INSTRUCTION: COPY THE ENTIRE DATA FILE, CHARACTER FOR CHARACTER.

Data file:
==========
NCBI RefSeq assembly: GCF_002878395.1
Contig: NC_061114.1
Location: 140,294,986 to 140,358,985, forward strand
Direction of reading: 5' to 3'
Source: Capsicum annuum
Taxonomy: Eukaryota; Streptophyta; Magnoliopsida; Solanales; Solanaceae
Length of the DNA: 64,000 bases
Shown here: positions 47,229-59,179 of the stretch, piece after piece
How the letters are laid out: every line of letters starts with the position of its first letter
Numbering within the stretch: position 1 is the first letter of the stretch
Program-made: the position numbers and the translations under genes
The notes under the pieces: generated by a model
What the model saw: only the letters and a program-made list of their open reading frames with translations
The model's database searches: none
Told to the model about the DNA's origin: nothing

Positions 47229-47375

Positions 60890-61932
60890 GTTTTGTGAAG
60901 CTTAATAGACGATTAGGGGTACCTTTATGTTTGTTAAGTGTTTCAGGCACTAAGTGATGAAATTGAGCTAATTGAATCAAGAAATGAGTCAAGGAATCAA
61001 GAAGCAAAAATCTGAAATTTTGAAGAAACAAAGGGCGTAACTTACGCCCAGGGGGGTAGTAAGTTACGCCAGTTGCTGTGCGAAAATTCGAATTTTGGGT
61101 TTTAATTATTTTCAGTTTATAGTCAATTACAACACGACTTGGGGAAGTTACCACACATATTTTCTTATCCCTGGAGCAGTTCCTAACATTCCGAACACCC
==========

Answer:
NCBI RefSeq assembly: GCF_002878395.1
Contig: NC_061114.1
Location: 140,294,986 to 140,358,985, forward strand
Direction of reading: 5' to 3'
Source: Capsicum annuum
Taxonomy: Eukaryota; Streptophyta; Magnoliopsida; Solanales; Solanaceae
Length of the DNA: 64,000 bases
Shown here: positions 47,229-59,179 of the stretch, piece after piece
How the letters are laid out: every line of letters starts with the position of its first letter
Numbering within the stretch: position 1 is the first letter of the stretch
Program-made: the position numbers and the translations under genes
The notes under the pieces: generated by a model
What the model saw: only the letters and a program-made list of their open reading frames with translations
The model's database searches: none
Told to the model about the DNA's origin: nothing

Positions 47229-47375

Positions 60890-61932
60890 GTTTTGTGAAG
60901 CTTAATAGACGATTAGGGGTACCTTTATGTTTGTTAAGTGTTTCAGGCACTAAGTGATGAAATTGAGCTAATTGAATCAAGAAATGAGTCAAGGAATCAA
61001 GAAGCAAAAATCTGAAATTTTGAAGAAACAAAGGGCGTAACTTACGCCCAGGGGGGTAGTAAGTTACGCCAGTTGCTGTGCGAAAATTCGAATTTTGGGT
61101 TTTAATTATTTTCAGTTTATAGTCAATTACAACACGACTTGGGGAAGTTACCACACATATTTTCTTATCCCTGGAGCAGTTCCTAACATTCCGAACACCC